Introduction:

The 2020 Budget proposes a new system that allows individuals and Hindu Undivided Family taxpayers to pay taxes at reduced rates under Section 115BAC of the Income Tax Act. The new approach applies to income received from April 1st 2020 onwards (Financial Year 2020-21).

New Regime Tax Rates

The tax levels under the existing and new tax regimes are as follows:

New Tax Regime

Income Level

Rate of Tax

<2,50,000 INR

Nil

2,50,000 INR – 5,00,000 INR

5% of the overall income

5,00,000 INR – 7,50,000 INR

10% of the overall income

7,50,000 INR – 10,00,000 INR

15% of the overall income

10,00,000 INR – 12,50,000 INR

20% of the overall income

12,50,000 INR – 15,00,000 INR

25% of the overall income

>15,00,000 INR

30% of the overall income

Existing Tax Regime

Income Level

Rate of Tax

<2,50,000 INR

Nil

2,50,000 INR – 5,00,000 INR

5% of the overall income

5,00,000 INR – 10,00,000 INR

20% of the overall income

>10,00,000 INR

30% of the overall income

Without seeking deductions and exclusions, the tax due under the new and old tax systems is as follows:

Yearly Income

Tax Due under New Tax Regime

Tax Due under Existing Tax Regime

Tax Savings

Up to 7,50,000 INR

39,000 INR

65,000 INR

26,000 INR

Up to 10,00,000 INR

78,000 INR

1,17,000 INR

39,000 INR

Up to 12,50,000 INR

1,30,000 INR

1,95,000 INR

65,000 INR

Up to 15,00,000 INR

1,95,000 INR

2,73,000 INR

78,000 INR

According to the table above, the new taxation system under Section 115BAC of the Income Tax Act typically saves money for taxpayers not seeking any exemptions or deductions.

Which deductions and exemptions cannot be claimed under Section 115BAC New Tax Regime?

Tax exemptions and deductions that a taxpayer cannot seek under this new tax system under Section 115BAc of the Income Tax Act are as follows:

  • On salary, the usual tax deduction under the professional tax, Section 80TTA, Section 80TTB, as well as entertainment allowance.
  • Leave Travel Allowance (LTA).
  • Allowance for House Rent (HRA).
  • Income support for minor children.
  • Helper Allowance.
  • Education allowance for children.
  • Any special consideration as defined under Income Tax Act Section 10(14).
  • Home loan interest for any unoccupied or self-occupied property under Income Tax Act Section 24.
  • Except for Section 80CCD(2) and 80JJAA, Chapter VI-A deductions including Section 80C, Section 80D, Section 80E, and others.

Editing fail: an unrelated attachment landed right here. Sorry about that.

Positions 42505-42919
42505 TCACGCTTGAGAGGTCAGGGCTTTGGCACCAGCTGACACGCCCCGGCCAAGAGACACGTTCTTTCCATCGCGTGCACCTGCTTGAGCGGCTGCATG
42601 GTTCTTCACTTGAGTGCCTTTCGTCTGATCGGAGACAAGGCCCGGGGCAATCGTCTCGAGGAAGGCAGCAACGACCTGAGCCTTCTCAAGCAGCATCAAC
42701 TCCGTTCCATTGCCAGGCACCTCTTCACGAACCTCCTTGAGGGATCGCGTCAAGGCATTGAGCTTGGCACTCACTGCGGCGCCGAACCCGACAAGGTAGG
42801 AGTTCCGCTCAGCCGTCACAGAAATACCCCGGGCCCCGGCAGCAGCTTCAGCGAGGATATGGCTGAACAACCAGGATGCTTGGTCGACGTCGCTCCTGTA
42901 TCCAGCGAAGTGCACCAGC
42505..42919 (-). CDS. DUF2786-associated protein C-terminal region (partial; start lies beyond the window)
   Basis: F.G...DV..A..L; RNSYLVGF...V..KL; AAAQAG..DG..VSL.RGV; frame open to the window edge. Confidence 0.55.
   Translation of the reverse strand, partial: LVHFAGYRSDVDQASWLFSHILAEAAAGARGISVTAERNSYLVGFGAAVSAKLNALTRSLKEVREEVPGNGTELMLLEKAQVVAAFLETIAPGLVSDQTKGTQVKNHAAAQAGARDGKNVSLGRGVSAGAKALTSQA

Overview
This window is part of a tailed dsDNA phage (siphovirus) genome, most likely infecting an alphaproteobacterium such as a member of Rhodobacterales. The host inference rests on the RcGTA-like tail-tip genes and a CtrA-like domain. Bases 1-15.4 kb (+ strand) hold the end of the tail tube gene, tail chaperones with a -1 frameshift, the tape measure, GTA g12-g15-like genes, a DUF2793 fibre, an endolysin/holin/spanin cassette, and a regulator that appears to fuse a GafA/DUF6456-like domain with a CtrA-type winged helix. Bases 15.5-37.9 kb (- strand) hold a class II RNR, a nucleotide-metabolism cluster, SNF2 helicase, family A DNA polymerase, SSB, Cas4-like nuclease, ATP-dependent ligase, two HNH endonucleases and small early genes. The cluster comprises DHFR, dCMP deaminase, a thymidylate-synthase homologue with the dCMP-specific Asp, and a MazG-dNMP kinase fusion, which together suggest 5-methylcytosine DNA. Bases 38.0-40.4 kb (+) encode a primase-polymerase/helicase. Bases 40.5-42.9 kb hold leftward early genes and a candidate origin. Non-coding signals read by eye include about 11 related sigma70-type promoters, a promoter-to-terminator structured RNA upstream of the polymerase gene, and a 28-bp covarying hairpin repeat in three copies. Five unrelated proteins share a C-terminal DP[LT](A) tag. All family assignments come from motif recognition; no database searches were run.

• Deduction or exemption for any additional benefits or allowances.
  • Deduction from family pension income.

Tax deductions for company income that are no longer permitted under the new tax regime under Section 115BAc of the Income Tax Act.

The following tax breaks from business revenue are not permitted:

  • Further depreciation under Section 32.
  • Section 32AD Investment Allowance
  • Sections 33AB and 33ABA provided industry-specific company deductions.
  • Section 35 expenditures for scientific research
  • Section 35AD provided Capital Expenditure
  • Section 10AA exemption for SEZ units

Which deductions and exemptions can be claimed under Section 115BAC New Tax Regime?

Under the New Tax Regime, you can get a tax break for

  • Transportation Allowances for Disabled individuals.
  • Conveyance allowance received to cover expenses of transportation which is paid as a component of the work.
  • Any remuneration paid to cover transfer or tour expenses.
  • Daily stipend paid to cover routine normal charges or expenses incurred as a result of his usual duty absence.
  • Employer contribution to an NPS account under Section 80CCD(2) of the Income Tax Act.
  • Deduction for extra employee expenses under Section 80JJA.

Is it possible to pick between the new and existing tax regimes?

A salaried assessee can pick this new tax system at the beginning of the 2020-21 fiscal year and notify their employer. During the fiscal year, the individual cannot alter their decision. They can, however, alter their mind when completing their income tax returns. If an individual does not select the new taxation regime at the beginning of the fiscal year, the company will deduct regular TDS under the old tax system. As a result, a salaried assessee has the option to opt-in and out each year. That is, you can pick the new tax system one year and the existing tax regime the next.